Temporary Heat Units are an integral part of cold weather. They enable to work to go on schedule and they also provide for a very comfortable working environment. The following are some of the uses of temporary heat units or heaters:
(1) In construction, temporary heat units are used to maintain a comfortable working environment by regulating the temperature of the workplace or construction site. They are, especially, vital in constructions that are being done in extremely cold areas or during winter.
(2) Temporary heat is also used during flood damage cleanup because it hastens the process of drying floors and walls of a recently flooded home.
(3) Temporary heaters can also be used to warm a campsite and make campers comfortable during the cold nights.
(4) Temporary heat units are also important in water damage restoration activities such as drying of carpets and other upholstery that has been soaked in water.
(5) Temporary heat units can also be used to hasten the drying of wall finishings and may be used to control the growth of molds.
(6) Temporary heat units can be used to dry water-soaked documents.
(7) Portable temporary heat units can be used during a power failure to keep the home warm and the inhabitants comfortable.
(8) Temporary heaters may also be used to heat up water. An example of this occurred in the University of Iowa dorm, where the main boilers that normally heat many of the University of Iowa buildings were damaged due to a recent flooding. While they were being repaired, the main boilers were replaced by temporary heat units that were placed in the university’s water plants.
The above list is just a few of the many uses of temporary heat units. No matter what it is used for, a temporary heat unit is important because it helps to control the temperature of the immediate environment surrounding it. However, temporary heat units, when used improperly may cause harm to the people around them and may even lead to damages to properties due to fires, which might ignite from them. It is therefore important for temporary heat unit users to know what units would be right for their heating requirements, and for them to know how to properly use these temporary heat units.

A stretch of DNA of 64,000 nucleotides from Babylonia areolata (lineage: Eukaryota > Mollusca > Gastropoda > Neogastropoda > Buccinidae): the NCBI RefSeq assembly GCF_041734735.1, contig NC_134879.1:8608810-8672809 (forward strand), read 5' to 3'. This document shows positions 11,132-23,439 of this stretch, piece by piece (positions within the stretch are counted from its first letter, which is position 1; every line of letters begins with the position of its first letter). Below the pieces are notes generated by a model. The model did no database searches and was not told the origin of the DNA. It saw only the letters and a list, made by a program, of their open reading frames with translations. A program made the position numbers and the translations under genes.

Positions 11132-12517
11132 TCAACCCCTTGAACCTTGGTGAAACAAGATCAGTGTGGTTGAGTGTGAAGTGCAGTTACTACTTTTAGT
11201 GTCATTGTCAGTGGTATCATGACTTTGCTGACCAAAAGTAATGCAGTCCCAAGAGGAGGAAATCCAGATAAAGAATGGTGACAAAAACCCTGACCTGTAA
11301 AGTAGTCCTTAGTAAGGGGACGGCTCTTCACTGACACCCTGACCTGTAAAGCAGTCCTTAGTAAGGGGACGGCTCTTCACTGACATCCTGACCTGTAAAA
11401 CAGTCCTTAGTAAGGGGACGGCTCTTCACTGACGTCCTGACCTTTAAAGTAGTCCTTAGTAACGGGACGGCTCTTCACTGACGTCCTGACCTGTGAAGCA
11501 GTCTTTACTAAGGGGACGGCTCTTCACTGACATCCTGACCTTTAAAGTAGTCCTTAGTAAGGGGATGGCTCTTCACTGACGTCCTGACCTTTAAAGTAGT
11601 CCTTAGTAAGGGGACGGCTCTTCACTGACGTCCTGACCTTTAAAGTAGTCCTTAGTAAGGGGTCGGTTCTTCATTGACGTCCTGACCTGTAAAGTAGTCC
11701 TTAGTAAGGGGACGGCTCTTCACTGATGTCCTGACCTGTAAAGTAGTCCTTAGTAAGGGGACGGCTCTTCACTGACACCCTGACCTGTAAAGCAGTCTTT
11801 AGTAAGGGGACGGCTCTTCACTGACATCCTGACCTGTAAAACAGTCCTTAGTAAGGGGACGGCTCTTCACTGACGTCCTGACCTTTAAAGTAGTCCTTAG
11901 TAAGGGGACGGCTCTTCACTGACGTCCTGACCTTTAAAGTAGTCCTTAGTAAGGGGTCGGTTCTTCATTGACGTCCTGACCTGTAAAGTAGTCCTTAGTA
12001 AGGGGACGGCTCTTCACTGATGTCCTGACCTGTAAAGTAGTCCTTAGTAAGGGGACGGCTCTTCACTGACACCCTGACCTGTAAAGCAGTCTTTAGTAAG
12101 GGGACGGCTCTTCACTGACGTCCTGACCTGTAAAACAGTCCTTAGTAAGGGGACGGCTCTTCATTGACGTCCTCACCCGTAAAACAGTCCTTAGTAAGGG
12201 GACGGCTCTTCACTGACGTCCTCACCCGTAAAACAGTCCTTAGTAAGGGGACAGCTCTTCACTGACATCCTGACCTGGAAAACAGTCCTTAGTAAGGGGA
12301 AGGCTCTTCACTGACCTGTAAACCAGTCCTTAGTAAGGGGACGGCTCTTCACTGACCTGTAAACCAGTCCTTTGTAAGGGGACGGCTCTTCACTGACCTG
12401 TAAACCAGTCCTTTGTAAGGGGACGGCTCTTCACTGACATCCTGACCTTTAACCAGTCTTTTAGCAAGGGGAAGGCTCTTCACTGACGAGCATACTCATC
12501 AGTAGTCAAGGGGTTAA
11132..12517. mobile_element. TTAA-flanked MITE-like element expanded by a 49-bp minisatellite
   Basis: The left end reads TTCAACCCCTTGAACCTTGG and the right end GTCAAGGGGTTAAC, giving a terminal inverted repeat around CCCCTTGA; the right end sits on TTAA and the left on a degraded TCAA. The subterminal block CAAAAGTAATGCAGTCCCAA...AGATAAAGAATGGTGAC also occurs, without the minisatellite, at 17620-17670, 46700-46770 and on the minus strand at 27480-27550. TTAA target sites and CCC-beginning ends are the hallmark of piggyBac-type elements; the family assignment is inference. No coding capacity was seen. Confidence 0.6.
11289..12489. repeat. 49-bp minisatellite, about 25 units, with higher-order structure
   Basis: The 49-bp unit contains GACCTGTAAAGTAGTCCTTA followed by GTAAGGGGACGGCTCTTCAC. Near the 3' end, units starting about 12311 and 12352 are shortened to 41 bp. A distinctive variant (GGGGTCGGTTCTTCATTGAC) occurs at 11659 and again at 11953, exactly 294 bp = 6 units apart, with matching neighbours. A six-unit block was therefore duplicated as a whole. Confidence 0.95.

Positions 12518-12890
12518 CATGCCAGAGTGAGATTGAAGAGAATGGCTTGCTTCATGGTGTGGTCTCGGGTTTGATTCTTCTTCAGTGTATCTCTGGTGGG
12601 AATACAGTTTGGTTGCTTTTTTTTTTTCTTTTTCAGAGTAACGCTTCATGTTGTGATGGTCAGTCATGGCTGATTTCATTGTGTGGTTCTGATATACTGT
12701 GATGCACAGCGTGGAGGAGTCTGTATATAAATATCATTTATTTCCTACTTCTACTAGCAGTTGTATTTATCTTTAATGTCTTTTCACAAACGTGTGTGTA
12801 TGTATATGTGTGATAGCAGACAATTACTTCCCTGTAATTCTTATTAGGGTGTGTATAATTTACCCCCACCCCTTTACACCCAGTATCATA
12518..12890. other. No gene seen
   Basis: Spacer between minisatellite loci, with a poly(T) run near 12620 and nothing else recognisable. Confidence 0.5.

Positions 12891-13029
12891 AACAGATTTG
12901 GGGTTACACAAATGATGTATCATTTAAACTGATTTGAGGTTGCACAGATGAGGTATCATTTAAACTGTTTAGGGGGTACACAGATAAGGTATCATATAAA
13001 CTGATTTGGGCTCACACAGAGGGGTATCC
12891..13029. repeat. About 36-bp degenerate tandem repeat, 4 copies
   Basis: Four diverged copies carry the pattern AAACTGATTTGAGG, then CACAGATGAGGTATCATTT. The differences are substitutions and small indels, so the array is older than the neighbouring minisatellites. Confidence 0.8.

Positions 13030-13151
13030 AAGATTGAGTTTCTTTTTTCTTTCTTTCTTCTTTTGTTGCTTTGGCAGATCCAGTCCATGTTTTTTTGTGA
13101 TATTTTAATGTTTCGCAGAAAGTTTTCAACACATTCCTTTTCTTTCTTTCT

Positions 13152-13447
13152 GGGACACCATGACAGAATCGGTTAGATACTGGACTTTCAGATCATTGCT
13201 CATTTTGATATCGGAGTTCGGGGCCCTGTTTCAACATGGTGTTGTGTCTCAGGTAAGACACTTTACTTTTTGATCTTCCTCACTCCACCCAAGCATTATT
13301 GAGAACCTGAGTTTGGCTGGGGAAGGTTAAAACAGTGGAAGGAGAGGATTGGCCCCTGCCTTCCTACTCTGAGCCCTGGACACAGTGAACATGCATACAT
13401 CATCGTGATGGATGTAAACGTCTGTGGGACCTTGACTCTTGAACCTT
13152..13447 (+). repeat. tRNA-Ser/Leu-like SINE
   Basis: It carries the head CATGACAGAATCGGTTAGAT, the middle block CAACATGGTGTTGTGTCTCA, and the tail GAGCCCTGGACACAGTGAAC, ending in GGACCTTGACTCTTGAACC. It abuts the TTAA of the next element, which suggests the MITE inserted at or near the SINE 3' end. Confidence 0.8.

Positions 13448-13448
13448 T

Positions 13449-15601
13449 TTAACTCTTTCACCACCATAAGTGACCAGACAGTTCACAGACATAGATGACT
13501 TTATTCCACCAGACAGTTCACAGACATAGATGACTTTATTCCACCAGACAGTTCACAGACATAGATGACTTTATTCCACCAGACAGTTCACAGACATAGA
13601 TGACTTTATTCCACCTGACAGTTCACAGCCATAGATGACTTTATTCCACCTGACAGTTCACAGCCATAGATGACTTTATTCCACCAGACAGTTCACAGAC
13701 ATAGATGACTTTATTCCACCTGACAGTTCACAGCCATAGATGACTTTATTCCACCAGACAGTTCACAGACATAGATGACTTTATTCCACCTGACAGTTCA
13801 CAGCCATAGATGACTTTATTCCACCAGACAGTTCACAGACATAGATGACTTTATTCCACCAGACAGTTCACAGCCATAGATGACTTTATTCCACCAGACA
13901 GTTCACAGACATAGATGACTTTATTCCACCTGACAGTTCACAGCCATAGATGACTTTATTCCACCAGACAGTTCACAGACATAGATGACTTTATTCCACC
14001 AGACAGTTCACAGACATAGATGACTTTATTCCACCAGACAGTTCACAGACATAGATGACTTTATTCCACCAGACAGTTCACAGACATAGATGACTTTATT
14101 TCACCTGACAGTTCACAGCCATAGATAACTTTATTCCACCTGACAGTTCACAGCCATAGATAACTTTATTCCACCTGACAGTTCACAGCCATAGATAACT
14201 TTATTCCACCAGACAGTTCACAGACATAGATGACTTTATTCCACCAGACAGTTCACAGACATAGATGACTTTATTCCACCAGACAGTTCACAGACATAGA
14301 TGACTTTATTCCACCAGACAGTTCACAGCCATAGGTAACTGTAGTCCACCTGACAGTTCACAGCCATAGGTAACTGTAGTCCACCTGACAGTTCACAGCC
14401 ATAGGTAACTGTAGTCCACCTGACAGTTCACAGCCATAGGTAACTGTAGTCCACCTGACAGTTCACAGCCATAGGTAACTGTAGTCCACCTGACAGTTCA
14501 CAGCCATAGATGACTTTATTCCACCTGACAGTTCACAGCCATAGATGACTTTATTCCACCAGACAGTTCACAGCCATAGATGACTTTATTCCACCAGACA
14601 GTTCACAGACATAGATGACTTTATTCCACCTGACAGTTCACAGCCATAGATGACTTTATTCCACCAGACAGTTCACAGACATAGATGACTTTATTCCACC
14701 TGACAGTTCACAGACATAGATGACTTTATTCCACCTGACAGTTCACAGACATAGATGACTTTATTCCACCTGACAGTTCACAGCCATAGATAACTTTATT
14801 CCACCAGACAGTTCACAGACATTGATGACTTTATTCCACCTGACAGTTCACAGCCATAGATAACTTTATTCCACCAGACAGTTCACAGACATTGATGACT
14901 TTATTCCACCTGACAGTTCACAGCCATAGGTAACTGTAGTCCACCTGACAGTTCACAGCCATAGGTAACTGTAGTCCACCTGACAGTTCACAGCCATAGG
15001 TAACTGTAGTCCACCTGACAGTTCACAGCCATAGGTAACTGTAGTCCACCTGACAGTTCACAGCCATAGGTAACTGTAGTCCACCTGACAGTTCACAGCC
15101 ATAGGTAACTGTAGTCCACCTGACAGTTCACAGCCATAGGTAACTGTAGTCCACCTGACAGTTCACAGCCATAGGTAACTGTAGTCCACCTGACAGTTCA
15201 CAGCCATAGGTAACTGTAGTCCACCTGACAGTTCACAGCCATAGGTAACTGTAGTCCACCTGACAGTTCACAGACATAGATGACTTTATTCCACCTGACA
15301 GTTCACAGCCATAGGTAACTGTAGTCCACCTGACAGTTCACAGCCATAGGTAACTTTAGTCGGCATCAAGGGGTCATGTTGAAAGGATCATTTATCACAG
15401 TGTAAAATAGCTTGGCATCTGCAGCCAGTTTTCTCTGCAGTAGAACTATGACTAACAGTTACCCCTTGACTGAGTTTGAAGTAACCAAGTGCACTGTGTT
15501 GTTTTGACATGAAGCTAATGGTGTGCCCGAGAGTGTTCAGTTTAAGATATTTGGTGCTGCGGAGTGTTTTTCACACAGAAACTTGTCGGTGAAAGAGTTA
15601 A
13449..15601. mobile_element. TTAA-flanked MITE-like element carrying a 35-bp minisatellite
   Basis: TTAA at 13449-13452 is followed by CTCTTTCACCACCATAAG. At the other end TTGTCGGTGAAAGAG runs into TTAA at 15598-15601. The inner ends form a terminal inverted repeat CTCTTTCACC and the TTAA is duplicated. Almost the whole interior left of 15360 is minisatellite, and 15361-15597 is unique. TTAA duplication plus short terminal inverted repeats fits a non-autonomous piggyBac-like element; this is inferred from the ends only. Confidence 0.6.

Choosing the right temporary heat units
When choosing the right temporary heat units for any heating requirement, it is important to consider the following:
(1) The type of heating unit or device;
(2) The type of fuel that will power the temporary heat device;
(3) The amount of heat needed; and
(4) The safety precautions and health precautions associated with the temporary heat unit.
Type of heating unit
There are a lot of temporary heat units to choose from, which are available for use in homes , indoor and outdoor areas, and in construction sites. Temporary heater units come in two types, namely; the direct-fire type and the indirect-fire type. The direct-fire type involves igniting the wick with a flame to start the temporary heat unit while the indirect-fire type involves igniting the wick by indirect means.
Type of fuel
Another consideration to take when choosing the right temporary heating unit for the job is the type of fuel that will power it. A temporary heat unit can be powered by electricity or by other fuels. Using electricity to power a temporary heat unit may be more expensive in the long run than other types of fuels. While some fuels may be cheaper than others to use, it may be hazardous to the health of the people working around the temporary heat unit. Below is the list of fuels that can power the temporary heat device.
(1) Liquefied Petroleum Gas or propane
(2) Natural Gas
(3) Liquid Fuel which includes kerosene, diesel oils, coal oil and fuel oil
(4) Solid fuel (coke, coal, wood, etc)
Liquefied Petroleum Gas or propane is considered to be the most inexpensive fuel to use in a temporary heating job. Because of this, it is the most commonly used fuel for heaters. LPG or propane however, is contained in heavy tanks that must be carried around in areas that need heating.
On the other hand, solid fuels are also considered suitable and may be cheaper to use than propane. However, solid fuels are considered unstable and their combustion can produce high concentrations of carbon monoxide. Because of this, solid fuel powered temporary heaters become suitable for use only in outdoor heating jobs. Solid fuel powered temporary heat units are regulated and are not allowed to be used within 25 feet of any structural building.